SkySails – Towing Kites For Ships

SkySails – Towing Kites For Ships
SkySails is a new alternative propulsion system for ships. This innovative system consists of a large automated towing kite designed to significantly decrease ships’ operation costs. The kite has a nominal power of up to 5,000 kW (about 6,800 HP), and is intended to lower fuel consumption rates by 10%-35% on average, and by up to 50% in optimal wind conditions. . No additional personnel is needed to operate this technology, as the system is fully automatic. The christening of “Beluga SkySails”, the world’s first cargo ship equipped with a SkySails-System, took place on December 15th, 2007.

Since wind-conditions are not always sufficient, the SkySails system is designed to function as a supplementary power source, in addition to the ship’s engine. SkySails consists of a towing kite, a control system, a launch and recovery system and a wind-optimized routing system. The parafoil kite is constructed out of high-strength, weatherproof textiles, and  is designed in such a way that it can achieve optimal aerodynamic efficiency at any wind speed.

The steering system operates automatically and is composed of the control pod and the control system. The towing kite and the towing rope are linked by the control pod. Much like autopilot systems in airplanes, the SkySails’ sensors collect data that is processed by the system’s software, which sends control orders accordingly.

The launch and recovery system is responsible for automatically recovering and launching the towing kite, control pod and towing rope. The kite is attached at only one point to the launch and recovery mast, enabling high maneuverability. A telescopic mast lifts the towing kite during its launch. The wind unfolds the kite to its full size while the reef system launches the reef ropes. While the towing kite is decoupled from the launch and recovery mast, the towing rope is released.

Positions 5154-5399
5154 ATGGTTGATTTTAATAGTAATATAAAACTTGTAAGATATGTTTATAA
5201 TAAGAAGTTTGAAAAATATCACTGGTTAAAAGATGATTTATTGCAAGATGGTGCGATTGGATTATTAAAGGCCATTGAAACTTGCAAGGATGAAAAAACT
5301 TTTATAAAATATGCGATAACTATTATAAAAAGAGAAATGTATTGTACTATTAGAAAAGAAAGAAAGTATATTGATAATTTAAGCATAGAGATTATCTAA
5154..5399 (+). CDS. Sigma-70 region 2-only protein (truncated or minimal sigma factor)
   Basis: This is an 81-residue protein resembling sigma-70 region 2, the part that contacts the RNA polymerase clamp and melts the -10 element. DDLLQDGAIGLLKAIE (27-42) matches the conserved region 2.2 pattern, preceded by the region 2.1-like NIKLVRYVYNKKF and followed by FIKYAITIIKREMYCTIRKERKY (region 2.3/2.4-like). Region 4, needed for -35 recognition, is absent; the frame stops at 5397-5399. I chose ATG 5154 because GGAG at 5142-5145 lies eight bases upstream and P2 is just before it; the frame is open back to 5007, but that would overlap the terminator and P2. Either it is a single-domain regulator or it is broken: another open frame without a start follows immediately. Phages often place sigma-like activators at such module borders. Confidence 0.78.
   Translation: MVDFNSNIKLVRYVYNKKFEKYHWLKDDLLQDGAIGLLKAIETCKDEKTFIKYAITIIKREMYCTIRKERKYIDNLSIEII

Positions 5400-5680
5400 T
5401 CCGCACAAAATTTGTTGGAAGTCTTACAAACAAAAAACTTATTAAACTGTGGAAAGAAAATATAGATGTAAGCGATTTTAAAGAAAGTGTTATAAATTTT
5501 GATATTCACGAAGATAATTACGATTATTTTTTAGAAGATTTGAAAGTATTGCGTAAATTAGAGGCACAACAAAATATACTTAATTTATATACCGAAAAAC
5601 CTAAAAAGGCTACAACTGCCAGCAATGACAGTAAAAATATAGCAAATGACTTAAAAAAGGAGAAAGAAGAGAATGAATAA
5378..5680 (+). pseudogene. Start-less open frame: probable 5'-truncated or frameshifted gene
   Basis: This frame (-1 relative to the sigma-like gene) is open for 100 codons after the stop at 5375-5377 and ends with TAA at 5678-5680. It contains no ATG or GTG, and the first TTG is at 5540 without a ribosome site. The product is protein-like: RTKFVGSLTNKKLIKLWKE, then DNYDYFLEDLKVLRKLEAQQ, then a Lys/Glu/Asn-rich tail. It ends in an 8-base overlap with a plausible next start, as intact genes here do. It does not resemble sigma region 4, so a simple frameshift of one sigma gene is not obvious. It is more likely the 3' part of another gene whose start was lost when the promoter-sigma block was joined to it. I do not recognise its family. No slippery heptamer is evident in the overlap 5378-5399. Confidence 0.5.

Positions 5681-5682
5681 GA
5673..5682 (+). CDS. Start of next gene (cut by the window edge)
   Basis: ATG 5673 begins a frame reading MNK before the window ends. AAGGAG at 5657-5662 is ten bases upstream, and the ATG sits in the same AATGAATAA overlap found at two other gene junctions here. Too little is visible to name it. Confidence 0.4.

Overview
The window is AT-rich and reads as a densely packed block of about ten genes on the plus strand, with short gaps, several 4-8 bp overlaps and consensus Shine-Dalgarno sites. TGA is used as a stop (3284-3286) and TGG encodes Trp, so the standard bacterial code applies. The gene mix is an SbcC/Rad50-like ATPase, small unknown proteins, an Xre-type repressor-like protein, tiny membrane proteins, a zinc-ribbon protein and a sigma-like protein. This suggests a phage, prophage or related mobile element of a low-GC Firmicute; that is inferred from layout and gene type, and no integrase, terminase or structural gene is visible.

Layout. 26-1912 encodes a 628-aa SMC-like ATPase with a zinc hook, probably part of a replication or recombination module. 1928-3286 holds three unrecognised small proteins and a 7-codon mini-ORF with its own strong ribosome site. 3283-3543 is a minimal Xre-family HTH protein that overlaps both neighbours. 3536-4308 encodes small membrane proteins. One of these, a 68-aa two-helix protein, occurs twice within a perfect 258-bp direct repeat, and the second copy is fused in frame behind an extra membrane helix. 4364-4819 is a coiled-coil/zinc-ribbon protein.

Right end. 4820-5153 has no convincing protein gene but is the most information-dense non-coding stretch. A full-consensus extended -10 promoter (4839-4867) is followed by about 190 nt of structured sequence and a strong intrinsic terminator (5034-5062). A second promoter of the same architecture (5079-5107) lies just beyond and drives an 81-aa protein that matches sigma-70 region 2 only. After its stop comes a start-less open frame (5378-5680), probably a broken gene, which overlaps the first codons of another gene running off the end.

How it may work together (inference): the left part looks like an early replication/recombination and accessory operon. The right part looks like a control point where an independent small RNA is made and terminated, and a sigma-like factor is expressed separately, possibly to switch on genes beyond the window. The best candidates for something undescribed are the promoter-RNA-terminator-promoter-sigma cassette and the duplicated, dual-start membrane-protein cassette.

The power transmission system consists of a towing rope, a force transmission point (tow point), and winch, and is responsible for transferring the tractive force from the kite to the ship. The mounting system ensures that the towing kite’s force is aligned ideally to suit the wind’s direction.

The routing system is composed of a weather forecasting performance calculator, which processes the weather forecasting data and of a decision-making model, which calculates the optimal route following priorities set by the ship’s owner. Finally, the routing system has a route recommendation feature, which translates the information into a series of waypoints read by the shipmaster.

The SkySails system also improves the ship’s safety and performance on water as it damps the waves so that the ship suffers from less slamming and torsion forces. In addition, as a result of smoother sailing, the ship’s “life” is extended. A short video of a ship equipped with the SkySails system is available here.

TFOT has covered the wind powered Magenn Air Rotor System (MARS), which is the first commercial flying wind turbine. TFOT also covered the plans to build the largest offshore wind farm in the world, approved by the U.K.According to the wind farm plan, 341 gigantic turbines will be built near the Thames estuary off the south-east coast of England. More recently, TFOT covered a new concept being developed by Windhunter, of a floating rig designed to convert the ocean’s winds into electricity. The electricity generated by the rig will be used to create hydrogen, which will serve as a fuel for a land-based ‘green’ power plant.

More information on the SkySails system is available on the company’s website.

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About the author

Noa Rotkop

Noa has a B.A. in Philosophy from Tel-Aviv University and is currently completing her degree in Arts. She has also applied for MA studies in Philosophy, which she plans to begin next year.

View all articles by Noa Rotkop